I saw the memes and was extremely confused. For days I wondered “What in the world is this from?!” Then, I started watching Squid Game on Netflix and was even more confused. I struggled getting through the first episode. But, as soon as the first game of Red Light/Green Light ended, I was hooked! I have never seen anything like it before and I couldn’t wait to start the next episode.
Squid Game is a slow start, and maybe it was my fault for watching it with English voiceovers, but once it gets going, It. Gets. Going. The characters instantly became more compelling, the games became more and more gruesome and must-see. But what makes Squid Game so good is the psychology behind the characters’ actions and how they change from episode to episode.
I will not go into spoilers for those who have not seen the show, but I will argue with anybody that the sixth episode of Squid Games is the single best hour of television I have ever seen. If this episode doesn’t make you feel something, you’re wrong! I highly, highly recommend Squid Game for the few who haven’t seen it.
In 2021, there’s more than enough really good television out there. Between the networks, premium cable, and streaming offerings there’s guaranteed to be at least one show that’s perfectly crafted to meet your particular tastes. But, in the era of Peak TV, there’s only a handful of shows that are considered truly great. There’s The Sopranos or Breaking Bad, The Wire or Mad Men. You could even argue for Game of Thrones or The Office, although you may need to address a few caveats. Coming off of its explosive third season finale, I believe Succession has earned a spot in that pantheon of truly great television.
After a pandemic-induced two-year hiatus, Succession returned in October to pick back up right where it left off. It was a game-changing cliffhanger as Kendall (played by Jeremy Strong, who won an Emmy for this performance) betrays his father Logan (Brian Cox), their company, and really the rest of the Roy family as well. Logan watches the press conference on television and gives a devilishly proud grin just as we cut to the credits. Where do they go from here? How do they even top that? Did Kendall just… win?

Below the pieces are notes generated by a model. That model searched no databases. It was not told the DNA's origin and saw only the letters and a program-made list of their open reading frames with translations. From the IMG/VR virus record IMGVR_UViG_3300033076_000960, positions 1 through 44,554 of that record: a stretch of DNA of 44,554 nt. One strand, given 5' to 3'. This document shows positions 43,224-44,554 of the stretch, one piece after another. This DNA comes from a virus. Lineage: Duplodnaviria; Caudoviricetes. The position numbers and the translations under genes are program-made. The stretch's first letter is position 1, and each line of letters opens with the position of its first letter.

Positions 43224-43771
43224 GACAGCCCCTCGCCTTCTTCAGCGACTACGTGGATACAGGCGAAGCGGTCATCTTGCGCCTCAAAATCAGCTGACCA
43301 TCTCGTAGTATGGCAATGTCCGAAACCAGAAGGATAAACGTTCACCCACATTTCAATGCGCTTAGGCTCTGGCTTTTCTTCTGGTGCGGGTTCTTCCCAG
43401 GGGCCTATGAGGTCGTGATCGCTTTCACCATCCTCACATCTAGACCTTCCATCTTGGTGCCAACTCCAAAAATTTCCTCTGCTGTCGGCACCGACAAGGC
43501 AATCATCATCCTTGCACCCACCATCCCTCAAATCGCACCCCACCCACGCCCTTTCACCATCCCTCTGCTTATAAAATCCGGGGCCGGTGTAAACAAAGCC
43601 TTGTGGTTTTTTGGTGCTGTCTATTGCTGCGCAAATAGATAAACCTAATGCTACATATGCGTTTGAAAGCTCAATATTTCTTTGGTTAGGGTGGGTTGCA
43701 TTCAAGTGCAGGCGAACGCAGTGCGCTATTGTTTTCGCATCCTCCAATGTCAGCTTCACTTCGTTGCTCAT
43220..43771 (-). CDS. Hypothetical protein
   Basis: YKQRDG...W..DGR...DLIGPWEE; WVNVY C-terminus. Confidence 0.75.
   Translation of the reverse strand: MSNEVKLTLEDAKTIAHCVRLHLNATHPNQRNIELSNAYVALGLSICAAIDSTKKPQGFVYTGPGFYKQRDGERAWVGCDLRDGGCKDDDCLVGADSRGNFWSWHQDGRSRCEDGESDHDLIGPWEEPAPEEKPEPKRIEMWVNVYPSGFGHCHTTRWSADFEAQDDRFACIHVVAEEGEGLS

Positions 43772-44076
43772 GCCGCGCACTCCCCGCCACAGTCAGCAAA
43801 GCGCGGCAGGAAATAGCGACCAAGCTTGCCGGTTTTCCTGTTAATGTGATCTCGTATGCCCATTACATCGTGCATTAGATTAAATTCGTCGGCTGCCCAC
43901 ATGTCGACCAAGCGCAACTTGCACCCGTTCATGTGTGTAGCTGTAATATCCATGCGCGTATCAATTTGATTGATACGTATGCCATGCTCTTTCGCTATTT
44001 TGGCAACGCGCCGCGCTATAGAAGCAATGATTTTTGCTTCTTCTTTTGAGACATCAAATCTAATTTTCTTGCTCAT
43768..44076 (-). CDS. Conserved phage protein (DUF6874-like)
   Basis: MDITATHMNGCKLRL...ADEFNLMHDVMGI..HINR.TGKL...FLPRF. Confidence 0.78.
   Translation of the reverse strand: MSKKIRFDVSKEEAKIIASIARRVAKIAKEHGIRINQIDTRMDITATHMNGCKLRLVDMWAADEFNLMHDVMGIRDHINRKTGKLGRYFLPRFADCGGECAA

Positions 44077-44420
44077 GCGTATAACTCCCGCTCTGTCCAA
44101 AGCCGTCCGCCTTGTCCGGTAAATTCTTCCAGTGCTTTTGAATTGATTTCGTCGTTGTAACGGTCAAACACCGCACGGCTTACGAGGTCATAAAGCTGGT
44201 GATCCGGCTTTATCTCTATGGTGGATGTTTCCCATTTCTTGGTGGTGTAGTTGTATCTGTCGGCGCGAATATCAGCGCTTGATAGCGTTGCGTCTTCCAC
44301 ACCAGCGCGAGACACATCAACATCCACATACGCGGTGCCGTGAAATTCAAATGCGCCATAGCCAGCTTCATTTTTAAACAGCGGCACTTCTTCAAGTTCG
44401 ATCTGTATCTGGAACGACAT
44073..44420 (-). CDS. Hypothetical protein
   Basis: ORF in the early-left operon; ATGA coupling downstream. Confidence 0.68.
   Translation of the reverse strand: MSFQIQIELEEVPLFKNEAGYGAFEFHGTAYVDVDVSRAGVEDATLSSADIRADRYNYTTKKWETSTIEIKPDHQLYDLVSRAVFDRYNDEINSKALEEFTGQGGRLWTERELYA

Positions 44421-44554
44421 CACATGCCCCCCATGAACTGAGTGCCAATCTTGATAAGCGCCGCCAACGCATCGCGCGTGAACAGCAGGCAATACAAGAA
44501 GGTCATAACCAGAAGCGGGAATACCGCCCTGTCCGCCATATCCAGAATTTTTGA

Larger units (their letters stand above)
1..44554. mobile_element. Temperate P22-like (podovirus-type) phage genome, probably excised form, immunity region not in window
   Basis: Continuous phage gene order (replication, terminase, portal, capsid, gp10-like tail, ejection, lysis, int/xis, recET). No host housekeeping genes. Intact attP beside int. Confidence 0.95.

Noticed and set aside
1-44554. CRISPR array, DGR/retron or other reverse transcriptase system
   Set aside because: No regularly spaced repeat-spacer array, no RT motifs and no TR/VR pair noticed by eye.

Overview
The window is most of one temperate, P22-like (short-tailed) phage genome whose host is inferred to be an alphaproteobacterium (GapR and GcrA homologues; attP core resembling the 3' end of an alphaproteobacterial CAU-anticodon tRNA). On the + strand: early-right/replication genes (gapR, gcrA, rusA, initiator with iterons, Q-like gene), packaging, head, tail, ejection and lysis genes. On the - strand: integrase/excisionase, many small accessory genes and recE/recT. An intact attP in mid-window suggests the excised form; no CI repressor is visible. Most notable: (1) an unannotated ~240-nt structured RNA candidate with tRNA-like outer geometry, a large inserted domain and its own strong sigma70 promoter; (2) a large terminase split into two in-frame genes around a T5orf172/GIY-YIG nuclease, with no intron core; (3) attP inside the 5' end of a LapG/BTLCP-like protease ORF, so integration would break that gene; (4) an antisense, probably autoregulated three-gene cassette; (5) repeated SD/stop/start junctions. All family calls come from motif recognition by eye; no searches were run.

The answers to all three of those questions are not what you would expect. And Succession doles them out slowly, and often painfully, throughout the third season run. With Kendall ostracized from his family, we rarely see the Roy siblings together in the same room. But when we do, they are the highlights of this season. The season is bookended by the Roy siblings meeting privately and conspiring to, as they elegantly put it, “kill Dad.”
Having Kendall, Roman (Kieran Culkin) and Shiv (Sarah Snook) in the same room is electrifying. Hilarious yet venomous barbs are flying, rapid fire, but it’s what they don’t say that reveal the most about the characters. From uncomfortable body language, to the slightest twitch or pause, every part of their performances is on display. It’s the closest I’ve seen television come to theater.
It wasn’t until the season finale did we realize that Succession had a few more cards up its sleeve. It’s an Empire Strikes Back-level, absolutely jaw-dropping conclusion that brings the previous eight episodes into perspective. A massive status quo shift that was unthinkable to most viewers. Maybe you’ve seen some chatter online, but I’m not going to be the one to spoil this for you.
If you know, you know. If you don’t, you’re missing out on one of the best shows, if not the best show, on television right now.
The Underground Railroad (Prime Video)
Wait – is this more of an episodic movie? Who knows? But what I do know is that Barry Jenkins’ foray into TV is absolutely gorgeous and horrifying to behold.
Adapting Colson Whitehead’s Pulitzer Prize-winning book that imagines the Underground Railroad as a literal train, Jenkins uses his Wong Kar-Wai influence to incredible effect, pulling us into perhaps the most gruesome time in American history. While the filmmaking is incredible, it’s there to serve the story and characters, showing in excruciating detail the pain and dreams African Americans endured.